Police launch officer development scheme

The
Royal Cayman Islands Police Service launched a High Potential Development
Scheme on Friday, 4 June at the Police Headquarters in Elizabethan Square.

The
programme is designed to develop Caymanian officers that exhibit high levels of
skill and competence in all areas of policing and offer them mentoring,
training and professional support at every stage of their career.

There
is an action plan for the officers singled out for the specially assisted
training, which includes academics as well as attachments to other jurisdictions
to gain experience.

The
first candidate selected for the programme is Leo Anglin, who has been with the
RCIPS for six months. According to Mr. Anglin’s commanding officers, “The young
man has impressed all.”

”I
am honoured to be the first officer to be elected to the scheme and though it
will be challenging, I know it will be worthwhile,” Mr. Anglin said. “I want
people to know that this is a great career choice and there is scope for
progress with the RCIPS.”

The
young officer added that it was his childhood dream to be a police officer and
he hoped to continue to move up the ranks of the service, setting an example
along the way.

The
mentoring and action plan expectations are at the highest level for the scheme
and the Police Commissioner David Baines said the undertaking would not be an
easy one for officers. However, with the necessary basic ingredients and the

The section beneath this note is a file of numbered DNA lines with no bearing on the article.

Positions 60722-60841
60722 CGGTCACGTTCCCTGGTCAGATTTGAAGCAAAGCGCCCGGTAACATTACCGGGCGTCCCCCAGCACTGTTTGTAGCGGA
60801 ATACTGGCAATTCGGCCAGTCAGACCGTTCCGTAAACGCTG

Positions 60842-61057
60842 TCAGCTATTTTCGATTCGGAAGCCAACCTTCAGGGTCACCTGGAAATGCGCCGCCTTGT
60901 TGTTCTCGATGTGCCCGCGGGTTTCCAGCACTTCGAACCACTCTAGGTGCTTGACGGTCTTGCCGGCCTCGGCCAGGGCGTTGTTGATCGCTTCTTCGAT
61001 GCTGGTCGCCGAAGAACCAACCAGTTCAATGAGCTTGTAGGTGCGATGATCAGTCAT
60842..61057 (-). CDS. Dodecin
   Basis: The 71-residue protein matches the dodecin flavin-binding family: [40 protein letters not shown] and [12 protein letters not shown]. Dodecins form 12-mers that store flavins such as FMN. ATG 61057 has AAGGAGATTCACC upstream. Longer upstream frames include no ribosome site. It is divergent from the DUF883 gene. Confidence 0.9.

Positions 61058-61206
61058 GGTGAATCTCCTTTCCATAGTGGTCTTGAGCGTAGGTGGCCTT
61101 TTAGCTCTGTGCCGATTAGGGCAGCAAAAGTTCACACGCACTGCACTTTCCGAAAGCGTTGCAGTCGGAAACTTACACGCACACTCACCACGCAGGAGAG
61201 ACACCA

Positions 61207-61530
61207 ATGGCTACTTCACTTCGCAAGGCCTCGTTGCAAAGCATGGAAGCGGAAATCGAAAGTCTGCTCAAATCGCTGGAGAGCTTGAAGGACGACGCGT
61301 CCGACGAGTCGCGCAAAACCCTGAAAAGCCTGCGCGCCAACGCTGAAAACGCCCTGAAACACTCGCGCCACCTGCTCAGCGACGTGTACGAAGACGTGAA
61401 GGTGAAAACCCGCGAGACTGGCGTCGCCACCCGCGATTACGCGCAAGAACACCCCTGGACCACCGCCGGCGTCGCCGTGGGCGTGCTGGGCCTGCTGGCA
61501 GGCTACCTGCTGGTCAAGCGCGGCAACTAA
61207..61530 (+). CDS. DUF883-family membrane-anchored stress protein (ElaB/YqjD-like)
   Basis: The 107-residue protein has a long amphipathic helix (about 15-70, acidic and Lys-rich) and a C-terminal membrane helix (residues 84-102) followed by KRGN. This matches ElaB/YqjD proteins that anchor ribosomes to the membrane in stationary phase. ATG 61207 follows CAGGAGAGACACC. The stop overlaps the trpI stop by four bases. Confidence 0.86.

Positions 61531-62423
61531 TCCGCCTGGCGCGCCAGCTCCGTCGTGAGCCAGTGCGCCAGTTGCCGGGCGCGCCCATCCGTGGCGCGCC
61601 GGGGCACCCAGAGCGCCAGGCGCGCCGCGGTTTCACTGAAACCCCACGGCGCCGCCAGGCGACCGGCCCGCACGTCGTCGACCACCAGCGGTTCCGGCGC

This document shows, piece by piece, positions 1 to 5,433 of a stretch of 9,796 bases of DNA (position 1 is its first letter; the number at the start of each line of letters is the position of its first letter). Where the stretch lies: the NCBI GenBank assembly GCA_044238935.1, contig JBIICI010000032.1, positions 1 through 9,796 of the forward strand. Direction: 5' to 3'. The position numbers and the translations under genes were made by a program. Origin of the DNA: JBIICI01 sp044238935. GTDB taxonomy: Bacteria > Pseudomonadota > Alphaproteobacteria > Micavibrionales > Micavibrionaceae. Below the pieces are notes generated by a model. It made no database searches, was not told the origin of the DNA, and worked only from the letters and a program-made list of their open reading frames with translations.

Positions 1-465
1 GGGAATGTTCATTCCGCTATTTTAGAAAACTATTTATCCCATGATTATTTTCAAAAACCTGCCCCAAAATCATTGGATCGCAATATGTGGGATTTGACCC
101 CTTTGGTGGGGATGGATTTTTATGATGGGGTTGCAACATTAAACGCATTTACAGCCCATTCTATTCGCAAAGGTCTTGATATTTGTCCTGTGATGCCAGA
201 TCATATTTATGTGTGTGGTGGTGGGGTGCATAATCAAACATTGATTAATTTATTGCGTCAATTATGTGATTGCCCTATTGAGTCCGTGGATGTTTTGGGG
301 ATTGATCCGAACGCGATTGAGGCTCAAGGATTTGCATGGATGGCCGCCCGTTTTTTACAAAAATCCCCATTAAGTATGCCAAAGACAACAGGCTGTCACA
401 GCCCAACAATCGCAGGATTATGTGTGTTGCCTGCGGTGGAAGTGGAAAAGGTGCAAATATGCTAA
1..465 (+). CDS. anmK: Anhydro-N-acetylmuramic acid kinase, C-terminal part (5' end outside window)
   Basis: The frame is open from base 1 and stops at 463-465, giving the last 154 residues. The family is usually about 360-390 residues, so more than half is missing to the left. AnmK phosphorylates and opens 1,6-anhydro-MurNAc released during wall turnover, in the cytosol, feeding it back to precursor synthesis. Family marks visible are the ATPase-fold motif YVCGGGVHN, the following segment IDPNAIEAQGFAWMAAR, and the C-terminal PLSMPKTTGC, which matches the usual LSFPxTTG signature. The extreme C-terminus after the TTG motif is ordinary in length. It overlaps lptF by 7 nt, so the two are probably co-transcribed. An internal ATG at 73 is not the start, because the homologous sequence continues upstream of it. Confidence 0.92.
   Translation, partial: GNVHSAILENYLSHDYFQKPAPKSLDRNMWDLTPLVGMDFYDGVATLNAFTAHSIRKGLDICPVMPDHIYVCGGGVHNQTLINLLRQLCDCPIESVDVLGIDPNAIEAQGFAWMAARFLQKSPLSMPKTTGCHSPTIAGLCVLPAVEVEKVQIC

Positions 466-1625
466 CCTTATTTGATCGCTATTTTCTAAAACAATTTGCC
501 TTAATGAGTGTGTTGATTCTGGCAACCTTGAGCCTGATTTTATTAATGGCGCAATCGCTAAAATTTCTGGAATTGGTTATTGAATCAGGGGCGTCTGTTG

assistance of the programme, an officer could make the rank of chief inspector
after just seven years in the force, he said.

Ordinarily
it would take up to 20 years to reach the rank of chief inspector.

Officers
who take part in the specialised scheme would usually be those with less than
four years experience.

“We
want to allow our community to see the best in their community,” said Mr.
Baines, who added that the RCIPS was looking to recruit 20 to 30 more officers
to join the ranks of the service in order to meet the demands of the community.

The
police commissioner emphasized that it was important for the police to have a
relationship with those they served and it was equally important to engage
those who have issues with the police to find out how officers can make a
difference wherever a grievance may be.       

Under
Commissioner Baines all new recruits of the RCIPS will attend weekly lectures
at the University College of The Cayman Islands. Upon completion of the 20 week
course, the officers are presented with a Certificate in Policing Studies.

There
are 29 officers currently taking the course.

Representatives
of the RCIPS say the qualification will provide a foundation for future studies
and could lead to a degree or masters qualification.

Constable
Anglin is also attending the course.

LOCALPolicelaunchSTORY

From left, Police Commissioner David Baines and Constable Leo Anglin.
Photo: Stuart Wilson

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